Posts tagged: air

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Everyone has The Right To Breathe clean air. Watch a video featuring Earthjustice Attorney Jim Pew and two Pennsylvanians—Marti Blake and Martin Garrigan—who know firsthand what it means to live in the shadow of a coal plant's smokestack, breathing in daily lungfuls of toxic air for more than two decades.

Coal Ash Contaminates Our Lives. Coal ash is the hazardous waste that remains after coal is burned. Dumped into unlined ponds or mines, the toxins readily leach into drinking water supplies. Watch the video above and take action to support federally enforceable safeguards for coal ash disposal.

ABOUT EARTHJUSTICE'S BLOG

unEARTHED is a forum for the voices and stories of the people behind Earthjustice's work. The views and opinions expressed in this blog do not necessarily represent the opinion or position of Earthjustice or its board, clients, or funders.

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View Sarah Burt's blog posts
14 October 2013, 8:16 AM
"It scares me to think that more coal will be exported from this facility."
Coal dust and soot coats Fox's property inside and out. (Chesapeake Climate Action Network)

(This is the third in a four-part series profiling communities that could be seriously impacted by increased toxic air and water pollution resulting from the federal government’s financing of the export of Appalachian coal to Asia.)

This week, we meet Margaret Fox who lives near the CSX coal export and processing facility at the Port of Baltimore.

This is her story:

View Trip Van Noppen's blog posts
10 October 2013, 11:42 AM
For our economy and communities, we must live by the budget
Mountaintop removal mining is devastating communities in Appalachia. The drive to drill and mine anywhere, by whatever extreme means, is a disastrous substitute for a coherent American energy policy. (Chris Jordan-Bloch)

The following blog post by Trip Van Noppen originally ran on the Huffington Post on October 8, 2013.

The most damning and decisive report yet on humankind's contribution to climate change was delivered by the United Nations Intergovernmental Panel on Climate Change little more than a week ago. The report, the most precise yet thanks to advances in scientific monitoring, confirms that climate change impacts are outpacing previous projections for ocean warming, the rate of glacial ice melt in the arctic, and sea level rise. But the biggest takeaway of the report is the unprecedented step it takes in setting a carbon budget.

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View Raviya Ismail's blog posts
10 October 2013, 11:32 AM
Health issues growing as wood furnaces become more commonplace
Outdoor wood furnaces for sale in Delaware. (Samuel Houchins)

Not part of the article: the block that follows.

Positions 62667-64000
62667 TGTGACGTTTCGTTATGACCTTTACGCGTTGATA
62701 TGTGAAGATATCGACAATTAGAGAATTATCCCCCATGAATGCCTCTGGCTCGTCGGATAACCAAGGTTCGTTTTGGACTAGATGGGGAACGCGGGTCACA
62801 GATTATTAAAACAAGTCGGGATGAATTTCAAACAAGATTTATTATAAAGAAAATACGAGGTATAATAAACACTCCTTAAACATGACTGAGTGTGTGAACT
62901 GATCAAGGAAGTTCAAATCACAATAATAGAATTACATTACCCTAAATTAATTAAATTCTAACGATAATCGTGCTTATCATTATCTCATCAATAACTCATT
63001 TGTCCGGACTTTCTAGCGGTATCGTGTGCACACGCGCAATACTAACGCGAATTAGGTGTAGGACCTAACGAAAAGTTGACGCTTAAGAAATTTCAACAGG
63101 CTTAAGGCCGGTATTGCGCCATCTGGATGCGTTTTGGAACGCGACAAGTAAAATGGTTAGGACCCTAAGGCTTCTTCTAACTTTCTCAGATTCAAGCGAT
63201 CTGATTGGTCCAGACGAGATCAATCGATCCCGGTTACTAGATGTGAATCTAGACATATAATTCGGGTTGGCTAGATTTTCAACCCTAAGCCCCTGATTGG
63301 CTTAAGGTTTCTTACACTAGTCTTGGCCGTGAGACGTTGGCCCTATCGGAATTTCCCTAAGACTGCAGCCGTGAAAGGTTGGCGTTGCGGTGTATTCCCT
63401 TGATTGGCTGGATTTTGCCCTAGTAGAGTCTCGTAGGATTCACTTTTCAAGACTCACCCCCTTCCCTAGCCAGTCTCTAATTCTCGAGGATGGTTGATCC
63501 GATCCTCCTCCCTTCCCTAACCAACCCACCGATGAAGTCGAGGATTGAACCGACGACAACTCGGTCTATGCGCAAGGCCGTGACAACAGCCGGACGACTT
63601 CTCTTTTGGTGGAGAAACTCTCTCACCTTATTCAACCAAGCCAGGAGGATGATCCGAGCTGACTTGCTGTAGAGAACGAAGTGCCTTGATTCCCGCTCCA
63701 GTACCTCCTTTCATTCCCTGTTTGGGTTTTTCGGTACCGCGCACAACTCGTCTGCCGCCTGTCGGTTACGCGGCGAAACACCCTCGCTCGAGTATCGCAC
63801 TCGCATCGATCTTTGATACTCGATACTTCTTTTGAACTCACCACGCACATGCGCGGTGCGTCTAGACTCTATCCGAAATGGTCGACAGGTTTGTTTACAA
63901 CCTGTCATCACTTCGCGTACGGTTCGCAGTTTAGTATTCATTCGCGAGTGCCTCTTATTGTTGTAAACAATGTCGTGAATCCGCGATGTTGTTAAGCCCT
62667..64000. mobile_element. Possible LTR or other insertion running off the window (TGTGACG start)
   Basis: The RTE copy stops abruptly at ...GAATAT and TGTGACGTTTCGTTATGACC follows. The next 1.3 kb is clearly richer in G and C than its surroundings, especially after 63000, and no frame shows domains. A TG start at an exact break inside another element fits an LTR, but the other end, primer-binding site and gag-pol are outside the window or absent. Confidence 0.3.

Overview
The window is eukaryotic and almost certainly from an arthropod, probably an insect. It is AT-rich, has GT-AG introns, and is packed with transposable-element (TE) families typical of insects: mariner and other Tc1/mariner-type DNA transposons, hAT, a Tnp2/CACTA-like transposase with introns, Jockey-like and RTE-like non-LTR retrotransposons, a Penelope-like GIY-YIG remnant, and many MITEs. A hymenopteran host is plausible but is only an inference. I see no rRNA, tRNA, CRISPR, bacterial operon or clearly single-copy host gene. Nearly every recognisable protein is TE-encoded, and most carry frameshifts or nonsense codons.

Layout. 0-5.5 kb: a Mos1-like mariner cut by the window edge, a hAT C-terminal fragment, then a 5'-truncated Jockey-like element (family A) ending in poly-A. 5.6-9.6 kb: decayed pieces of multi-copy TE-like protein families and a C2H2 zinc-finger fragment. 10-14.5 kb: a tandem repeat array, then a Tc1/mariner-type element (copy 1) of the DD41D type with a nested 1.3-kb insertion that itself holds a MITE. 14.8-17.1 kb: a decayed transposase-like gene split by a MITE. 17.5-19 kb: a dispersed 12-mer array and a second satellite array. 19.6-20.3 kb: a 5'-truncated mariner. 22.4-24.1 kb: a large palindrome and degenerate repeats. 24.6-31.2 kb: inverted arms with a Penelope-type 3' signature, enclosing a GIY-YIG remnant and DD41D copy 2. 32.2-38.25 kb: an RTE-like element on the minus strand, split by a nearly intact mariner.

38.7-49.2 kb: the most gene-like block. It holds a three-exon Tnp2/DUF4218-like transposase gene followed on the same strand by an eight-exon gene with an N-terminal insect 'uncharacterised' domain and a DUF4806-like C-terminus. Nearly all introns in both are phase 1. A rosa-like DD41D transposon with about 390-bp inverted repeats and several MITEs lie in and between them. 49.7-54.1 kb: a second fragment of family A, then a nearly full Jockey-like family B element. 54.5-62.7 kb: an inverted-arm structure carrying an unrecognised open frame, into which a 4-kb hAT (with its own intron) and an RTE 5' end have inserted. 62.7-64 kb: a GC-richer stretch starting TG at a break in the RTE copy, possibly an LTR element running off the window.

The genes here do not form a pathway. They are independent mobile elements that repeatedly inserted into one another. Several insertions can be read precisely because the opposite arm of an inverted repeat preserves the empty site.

Many Americans are looking to escape high heating bills and have found what seems to be the perfect solution: outdoor wood boilers. Commonplace now along rural roads, they look like sheds with chimneys on top, and circulate water into homes for heating systems or hot water.

But they aren't as innocuous as they may look. Which is why Earthjustice, on behalf of several health and environmental groups, filed a lawsuit Wednesday over the EPA’s failure to update standards for these units. But we aren't the only ones crying foul. Filing a similar complaint were the states of New York, Connecticut, Maryland, Massachusetts, Oregon, Rhode Island, and Vermont and the Puget Sound Clean Air Agency.

The issue in a nutshell: these units emit high volumes of particulate matter (which can lodge deep within the lungs causing serious cardiovascular and respiratory harm) carbon monoxide, nitrogen oxides, volatile organic compounds, hazardous air pollutants and carcinogens. We know all these chemicals are toxic soup for our lungs and health. And EPA’s failure to update the standards means that homeowners install thousands of new wood-burning boilers, furnaces and stoves each year that produce far more dangerous air pollution than cleaner units would.

View Sarah Burt's blog posts
07 October 2013, 8:10 AM
Dust and soot become part of the air her family breathes
Desiree and her dog in their backyard, as a train rumbles past on tracks less than a hundred feet from her home. (Chesapeake Climate Action Network)

(This is the second in a four-part series profiling communities that could be seriously impacted by increased toxic air and water pollution resulting from the federal government’s financing of the export of Appalachian coal to Asia.)

This week we meet Desiree Bullard,  who lives in Cumberland, Maryland, along rail lines that are experiencing increased traffic from open-topped train cars full of Appalachian coal heading to the Port of Baltimore for export.

This is her story:

View Sarah Burt's blog posts
30 September 2013, 8:15 AM
"As a nurse, I see the first-hand impacts of coal dust and air pollution ..."
Lorraine Ortega lives near the Lamberts Point coal export facility in Norfolk. (Chesapeake Climate Action Network)

We're making progress in ending America's dependence on coal thanks to the work of Earthjustice and others to prevent the construction of new coal plants and hold existing coal plants to more stringent environmental standards. Now, hoping to shore up its bottom line, Big Coal is increasingly looking to ships millions of tons of U.S. coal to Asia instead.